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Current Past




Walk 2, Stanway Quarry: Inland Landfill

In a former quarry a few miles east of Colchester lies a secretive, enormous landfill site. At 2.3 million cubic metres capacity, Stanway landfill is one of the largest active landfill sites in the country.

Site manager, Mark Harling, explains how after clearing a vast hole in the land, a kind of campers’ groundsheet is laid over its surface area. Only then is the hole filled with waste, before being ‘capped’ and hermetically sealed with a layer of concrete and fresh soil seeded with grass.

Even though the landfill hole we walk over is not yet capped, it doesn’t feel like we are in an active landfill site. Huge diggers roll along the surface of the rubbish, patting it down like a sandcastle and making sure it is evenly spread. It feels more like we are visiting a meticulously tended crop field, one that’s found a way to use rubbish as its seed. Although the place is clearly ‘a dump’, it feels almost clean. Unlike the other sites, for instance, this one has no smell, even as more and more lorries continue to unload their waste into the ground.

Even when the waste they unload is capped and ‘laid to rest’, it remains in chemical flux. Its seal is airtight, the waste is broken down by anaerobic bacteria that release a composition of ‘landfill gases’, much of which is methane. To retrieve these gases, large pipes bore into the cell, draining and channelling the methane to generators for use as a fuel. Meanwhile, the decomposition’s toxic by-product, called leachate – a liquid that curdles in the bottom of domestic rubbish bins – is siphoned off into vast cylindrical vats, biologically treated and dissolved. We are told the site uses small insects to treat and cleanse it.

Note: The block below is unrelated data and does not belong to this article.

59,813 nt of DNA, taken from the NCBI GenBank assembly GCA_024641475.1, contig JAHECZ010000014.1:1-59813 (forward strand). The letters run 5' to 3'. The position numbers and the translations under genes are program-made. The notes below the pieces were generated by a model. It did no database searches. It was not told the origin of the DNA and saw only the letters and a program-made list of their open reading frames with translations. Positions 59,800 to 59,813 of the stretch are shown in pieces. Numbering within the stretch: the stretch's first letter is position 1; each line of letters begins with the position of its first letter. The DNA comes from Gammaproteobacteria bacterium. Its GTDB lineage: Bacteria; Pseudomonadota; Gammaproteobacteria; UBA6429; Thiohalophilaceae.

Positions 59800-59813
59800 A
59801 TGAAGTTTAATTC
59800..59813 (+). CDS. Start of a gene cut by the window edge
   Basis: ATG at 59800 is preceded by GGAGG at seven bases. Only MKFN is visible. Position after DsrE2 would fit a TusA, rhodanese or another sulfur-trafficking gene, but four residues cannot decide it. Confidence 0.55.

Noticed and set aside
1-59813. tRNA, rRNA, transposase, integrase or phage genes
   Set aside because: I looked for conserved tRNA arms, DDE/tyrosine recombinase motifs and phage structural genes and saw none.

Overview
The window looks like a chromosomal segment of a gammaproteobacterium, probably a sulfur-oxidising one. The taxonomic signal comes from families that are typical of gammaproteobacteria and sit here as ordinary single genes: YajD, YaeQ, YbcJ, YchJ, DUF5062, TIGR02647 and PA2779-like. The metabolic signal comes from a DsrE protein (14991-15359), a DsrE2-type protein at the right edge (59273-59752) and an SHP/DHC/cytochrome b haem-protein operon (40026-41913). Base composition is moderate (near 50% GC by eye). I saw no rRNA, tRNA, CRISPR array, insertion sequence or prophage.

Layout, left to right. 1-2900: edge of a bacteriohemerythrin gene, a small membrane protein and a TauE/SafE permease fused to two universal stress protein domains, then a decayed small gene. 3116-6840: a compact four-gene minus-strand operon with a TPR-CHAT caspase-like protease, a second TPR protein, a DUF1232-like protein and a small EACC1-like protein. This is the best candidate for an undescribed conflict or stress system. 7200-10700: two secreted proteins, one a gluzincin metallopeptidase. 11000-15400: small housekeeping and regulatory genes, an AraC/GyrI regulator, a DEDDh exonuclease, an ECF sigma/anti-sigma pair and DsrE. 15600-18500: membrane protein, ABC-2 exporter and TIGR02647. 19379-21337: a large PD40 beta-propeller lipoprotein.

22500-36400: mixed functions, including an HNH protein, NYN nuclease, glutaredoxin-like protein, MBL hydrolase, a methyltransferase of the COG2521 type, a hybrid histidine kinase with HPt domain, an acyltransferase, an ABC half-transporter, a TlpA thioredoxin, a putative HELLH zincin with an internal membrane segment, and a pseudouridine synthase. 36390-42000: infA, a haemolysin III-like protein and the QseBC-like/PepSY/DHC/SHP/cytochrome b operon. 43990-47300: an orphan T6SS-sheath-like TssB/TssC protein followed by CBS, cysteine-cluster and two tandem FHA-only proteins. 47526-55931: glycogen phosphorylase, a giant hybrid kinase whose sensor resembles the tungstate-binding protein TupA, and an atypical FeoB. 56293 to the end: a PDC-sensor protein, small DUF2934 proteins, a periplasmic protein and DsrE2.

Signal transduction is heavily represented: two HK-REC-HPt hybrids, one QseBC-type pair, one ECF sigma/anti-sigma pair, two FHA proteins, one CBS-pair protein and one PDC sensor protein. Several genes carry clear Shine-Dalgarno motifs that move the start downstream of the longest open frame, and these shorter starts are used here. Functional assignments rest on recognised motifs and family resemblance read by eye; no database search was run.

Blog: Eloise Hawser
Images: Frances Christie, Hayley Dixon, and Eloise Hawser

This event was presented as part of 800,000 tonnes: Waste Management and Recycling in Essex, a programme of displays, site tours, and discussions that took place to map waste in Essex past and present by artist Eloise Hawser, who wrote the above text. 800,000 tonnes was supported by a National Lottery Grant from Arts Council England.

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Radical Essex is a project re-examining the county in relation to radicalism in thought, lifestyle, politics and architecture. A programme of events will take place across Essex throughout 2016 and 2017, shedding light on the vibrant, pioneering thinking of the late 19th and 20th centuries. The project will celebrate the crucial role Essex has played in the history of British Modernism and its utopian ideologies under the themes ‘The Modernist County’ and ‘Arcadia for All’.

The Radical Essex site is designed by Fraser Muggeridge studio and Alex Rich, developed by Twelve.

Radical Essex is led by Focal Point Gallery in collaboration with Visit Essex and Firstsite. Supported using public funding by the National Lottery through Arts Council England it forms part of the country wide Cultural Destinations programme, a partnership with VisitEngland, supporting arts organisations to work with the tourism sector to deliver projects that maximise the impact culture has on local economies.

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If you are a business or arts organisation interested to be involved in the project or learn more information, please contact us here

We gratefully acknowledge the support of our project partners: